De Martino, Marco (2001) Illness narratives: a linguistic study of gender and identity in patients' accounts. [Tesi di dottorato] (Unpublished)
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|Item Type:||Tesi di dottorato|
|Uncontrolled Keywords:||Narrative-based Medicine, Corpus Linguistics, Discourse Analysis, Gender Studies|
|Date Deposited:||13 Dec 2011 14:04|
|Last Modified:||17 Jun 2014 06:03|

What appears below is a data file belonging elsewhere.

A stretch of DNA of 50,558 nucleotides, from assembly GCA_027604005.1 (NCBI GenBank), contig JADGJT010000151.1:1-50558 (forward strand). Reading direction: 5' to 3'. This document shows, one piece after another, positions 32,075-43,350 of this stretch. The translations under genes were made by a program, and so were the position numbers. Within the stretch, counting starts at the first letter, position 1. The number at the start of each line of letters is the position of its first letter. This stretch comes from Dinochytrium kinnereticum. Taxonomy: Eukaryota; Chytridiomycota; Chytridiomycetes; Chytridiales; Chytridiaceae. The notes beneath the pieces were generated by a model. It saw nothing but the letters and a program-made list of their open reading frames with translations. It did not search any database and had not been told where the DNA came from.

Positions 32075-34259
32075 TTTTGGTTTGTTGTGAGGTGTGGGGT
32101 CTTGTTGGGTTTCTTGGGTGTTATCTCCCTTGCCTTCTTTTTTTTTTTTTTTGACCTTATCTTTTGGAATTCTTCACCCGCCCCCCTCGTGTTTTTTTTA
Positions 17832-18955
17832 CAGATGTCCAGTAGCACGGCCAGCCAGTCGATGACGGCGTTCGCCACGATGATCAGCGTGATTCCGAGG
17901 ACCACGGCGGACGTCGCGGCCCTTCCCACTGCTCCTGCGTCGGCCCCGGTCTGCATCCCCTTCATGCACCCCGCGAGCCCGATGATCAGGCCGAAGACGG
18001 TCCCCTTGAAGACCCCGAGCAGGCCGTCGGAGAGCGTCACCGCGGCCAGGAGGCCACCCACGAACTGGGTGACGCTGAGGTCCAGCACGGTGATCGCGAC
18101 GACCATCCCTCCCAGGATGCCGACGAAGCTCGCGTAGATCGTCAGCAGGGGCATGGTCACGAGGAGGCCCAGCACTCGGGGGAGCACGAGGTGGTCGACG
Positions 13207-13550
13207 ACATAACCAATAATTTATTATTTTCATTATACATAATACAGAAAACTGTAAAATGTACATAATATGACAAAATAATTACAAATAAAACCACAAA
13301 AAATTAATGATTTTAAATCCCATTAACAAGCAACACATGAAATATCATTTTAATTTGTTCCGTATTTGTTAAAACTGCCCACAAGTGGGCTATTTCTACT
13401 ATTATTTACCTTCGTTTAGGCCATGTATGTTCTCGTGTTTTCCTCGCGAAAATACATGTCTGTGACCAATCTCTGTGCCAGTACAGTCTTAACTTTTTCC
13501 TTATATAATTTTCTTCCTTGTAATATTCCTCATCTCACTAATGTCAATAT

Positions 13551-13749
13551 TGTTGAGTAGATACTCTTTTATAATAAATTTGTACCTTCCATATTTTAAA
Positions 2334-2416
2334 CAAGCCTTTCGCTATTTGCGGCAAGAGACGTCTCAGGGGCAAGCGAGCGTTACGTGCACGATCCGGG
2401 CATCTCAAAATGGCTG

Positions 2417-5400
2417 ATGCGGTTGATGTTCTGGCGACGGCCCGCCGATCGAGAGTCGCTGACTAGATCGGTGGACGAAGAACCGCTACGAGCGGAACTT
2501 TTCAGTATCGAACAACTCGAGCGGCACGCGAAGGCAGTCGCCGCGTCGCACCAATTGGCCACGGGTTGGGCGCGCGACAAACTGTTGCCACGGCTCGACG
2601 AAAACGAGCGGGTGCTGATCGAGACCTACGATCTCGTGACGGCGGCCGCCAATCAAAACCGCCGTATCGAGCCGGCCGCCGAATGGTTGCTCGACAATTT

The illness narratives are generally conceived as patients? written and/or oral accounts about their illnesses and the effect on their lives. Both oral and written illness narratives help to configure and articulate experiences and events that change one's life and its prerequisites as a result of illness. The aim of this thesis is to answer the following questions: Do men and women "do" illness differently as they "do" gender (in the sense of performing it) in many different ways? If so, why do men and women "do" gender and illness so differently? A corpus of 2 million words on oral illness narratives of UK patients was collected and then subjected to a keyword analysis. The corpus was split into two sub-corpora depending on pathologies: the first, named ?gender corpus? deals with cancers affecting primary and secondary sexual organs, whereas the reference subcorpus contains all the other conditions. The corpora were compared in order to obtain a "gender" KW list. Proper nouns and technical words relating to the content were removed from the lists prior to analysis. Afterwards, the "gender" subcorpus was further split into men and women cancer. The sub-corpora were compared together, resulting in separate keyword lists for each. Proper nouns and technical words relating to the content were discarded from these lists as well. This thesis examines a number of keywords in detail, using concordance analyses, in order to identify different discourses (ways of looking at the world) of gender and identity that speakers access in order to make sense of illness in their lives. I also explore key clusters and key semantic categories and also compare the whole corpus to a reference corpus of general British English.
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